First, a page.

"Merci beaucoup, sorte Monsieur," Daria sighed, relieved. She pulled out her wallet, not caring what the cost might be.
"Non, ce n'est bien," Gerard smiled. "Put that away. You are pretty even with them on, but please, replace them when you can."
Dauphine smiled, happy to have been able to help.
Daria sat back, smiling, her hair momentarily lit by a ray of morning sunlight reflected off a passing car.
It's color instantly registered to the artist's eye. Une si charmante couleur!
"Gerard, her face would work well with the second grouping, no?" Dauphine said thoughtfully.
He studied Daria for a long moment, making her uncomfortable. "Absolutely," he said with a slow smile. "Daria, perhaps we could help each other."
"Last one, my dear," pouted Remy. He shifted his camera slightly to the left. "You are my sexy librarian, and I bring my book back very, very late," he purred. "You will look at me with anger, and you will… punish me."
She paused as she processed the nonsense spilling out of the photographer's mouth. She tried to keep a straight face, and then burst out laughing.
"Perfect." Remy handed the camera to the assistant. "I think we are done."
Dauphine handed her the new glasses, exchanging them for the last of twelve new eyewear designs. "You are quite photogenic when you have good people working with you," she said thoughtfully. "But you don't enjoy this attention, do you?"
"That's an understatement," Daria sighed. "My sister is the one who would eat this up." She sat down in front of Maxine, the makeup girl. "Would you take this off now?"
"You are serious? I did very little to you, Daria. Only a bit of translucent powder, a tiny bit of shadow." Maxine laughed, shaking her head. "No. If all the girls had your skin, I would be unemployed."
"Come on, Daria, Gerard's taking us out to dinner. You look wonderful. They will send your clothes to the hotel."
I'm wearing a dress. Then again, I'm half a world away from home, and I can be anyone I want to be. There's no one here to catch me, right?
"Okay," she smiled.
"Did you enjoy your temporary employment?" Gerard asked, lips lightly pursed.
"It was interesting," Daria replied with a half-smile.
"She hated it," Dauphine laughed, "But she was a very good sport about it. You are very shy, it seems."
Gerard smiled, shaking his head slowly. "It shows in your photographs. The look is frankly stunning, Daria. You project a purity, a truth that is hard to fake. Remy is very happy, and he is not easy to please."
"She has a sister not quite as shy, is that not so? Do you have a photograph of her?" Dauphine asked.
Daria nodded, fishing her phone out of her new purse. The dress she had on naturally had no pockets, something she was not used to. She opened her photo file, found a photo of Quinn and handed it to Dauphine, who smiled and handed the phone to Gerard.
"She is very pretty, of course," Gerard nodded, but without much enthusiasm. "You see this kind of beauty all the time," he sighed, "She loves the attention. I'm sure she has many men at her heels." He glanced at Daria. "May I?"
She nodded. "I delete the really embarrassing photos."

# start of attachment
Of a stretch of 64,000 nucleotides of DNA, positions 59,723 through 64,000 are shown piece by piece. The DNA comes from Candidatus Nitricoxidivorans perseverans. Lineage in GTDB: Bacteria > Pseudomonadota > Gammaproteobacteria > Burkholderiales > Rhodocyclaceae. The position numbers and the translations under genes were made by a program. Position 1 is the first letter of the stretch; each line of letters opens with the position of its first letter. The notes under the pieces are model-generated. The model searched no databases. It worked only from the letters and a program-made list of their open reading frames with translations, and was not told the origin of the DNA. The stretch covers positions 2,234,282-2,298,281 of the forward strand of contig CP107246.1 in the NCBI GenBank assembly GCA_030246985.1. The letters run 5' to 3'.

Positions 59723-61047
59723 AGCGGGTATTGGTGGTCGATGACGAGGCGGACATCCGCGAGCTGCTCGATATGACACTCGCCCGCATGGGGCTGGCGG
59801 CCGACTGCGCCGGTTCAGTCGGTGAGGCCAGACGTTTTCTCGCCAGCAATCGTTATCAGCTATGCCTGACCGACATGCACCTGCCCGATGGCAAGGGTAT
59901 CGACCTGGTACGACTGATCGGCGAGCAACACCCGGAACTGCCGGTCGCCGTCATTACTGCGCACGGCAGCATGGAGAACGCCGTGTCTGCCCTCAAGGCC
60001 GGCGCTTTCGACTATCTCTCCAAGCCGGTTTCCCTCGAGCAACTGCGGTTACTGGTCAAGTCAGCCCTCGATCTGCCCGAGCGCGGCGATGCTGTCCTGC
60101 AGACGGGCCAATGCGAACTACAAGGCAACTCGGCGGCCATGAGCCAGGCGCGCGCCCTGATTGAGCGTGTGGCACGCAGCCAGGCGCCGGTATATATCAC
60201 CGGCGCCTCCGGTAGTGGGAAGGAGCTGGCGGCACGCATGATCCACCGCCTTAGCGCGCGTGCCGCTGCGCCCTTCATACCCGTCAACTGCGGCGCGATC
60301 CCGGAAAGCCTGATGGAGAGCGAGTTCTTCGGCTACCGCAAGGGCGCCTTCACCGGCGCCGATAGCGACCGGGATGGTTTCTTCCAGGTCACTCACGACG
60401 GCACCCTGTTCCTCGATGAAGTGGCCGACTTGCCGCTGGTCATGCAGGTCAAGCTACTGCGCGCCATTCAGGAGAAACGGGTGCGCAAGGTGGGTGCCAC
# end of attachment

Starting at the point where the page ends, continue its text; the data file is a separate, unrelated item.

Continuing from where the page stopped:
He began to page through her album. Dauphine leaned in, curious.
His expression registered surprise. "You graduated from Raft University, Summa Cum Laude? In what field, may I ask?"
"My MFA is in English Literature, but I want to write."
"That explains why your eyes show such fire," Gerard murmured. "Your beauty is complex and deep."
Dauphine's eyes widened. "Daria, who is this man next to you? He looks like Trent Lane?"
Daria smiled, surprised. "It is. I've known him for years. He's my best friend Jane's brother. In a way, you could say I've grown up around him."
"I am very fond of his music," Dauphine smiled. "It's very thoughtful, reflective, even if it is so often sad. He seems to be a very interesting man, very gentle and observant."
"He seems quite taken with you," Gerard mused. "And you with him, from the way you flush."
Daria said nothing, finding the color of the tablecloth suddenly quite interesting. Dauphine, noticing her discomfort, changed the subject.
"So do you like your new glasses?"
"Yes, very much," Daria smiled. "Thank you again, Gerard, I would never be able to afford these. They really are a work of art."
"You can thank Dauphine as well; she worked with me closely on this grouping. I find her to have a very good sensibility. The natural horn material was something she insisted upon; I am not usually fond of it as it presents many problems because of its variability in color and patterning, but her approach was quite successful. She can be, as you say, a pain in the ass about what she wants," he laughed.
"The color of horn is perfect with Daria's hair, which is why I wanted to see her model the entirety of the second grouping." Dauphine sniffed.
"I'm a little embarrassed by the exchange," Daria admitted, taking her glasses off to admire them again. "These are worth far more than I gave you."
Gerard laughed. "Nonsense. I would have paid as much for a model as perfectly matched as you, and I could not find her, not from any of the agencies I use. Please, I must have your address so that I can send you a printed copy of the catalog."
He pulled out a small memo pad and an elegant silver pen. Selecting a fresh page, he handed them to her.
She smiled as the ink flowed like black silk, thought captured on fragile paper, still destined to last longer than her own short time on this earth. Here in Paris there would be, perhaps only as a forgotten memento in a drawer a hundred years from now, evidence of this evening.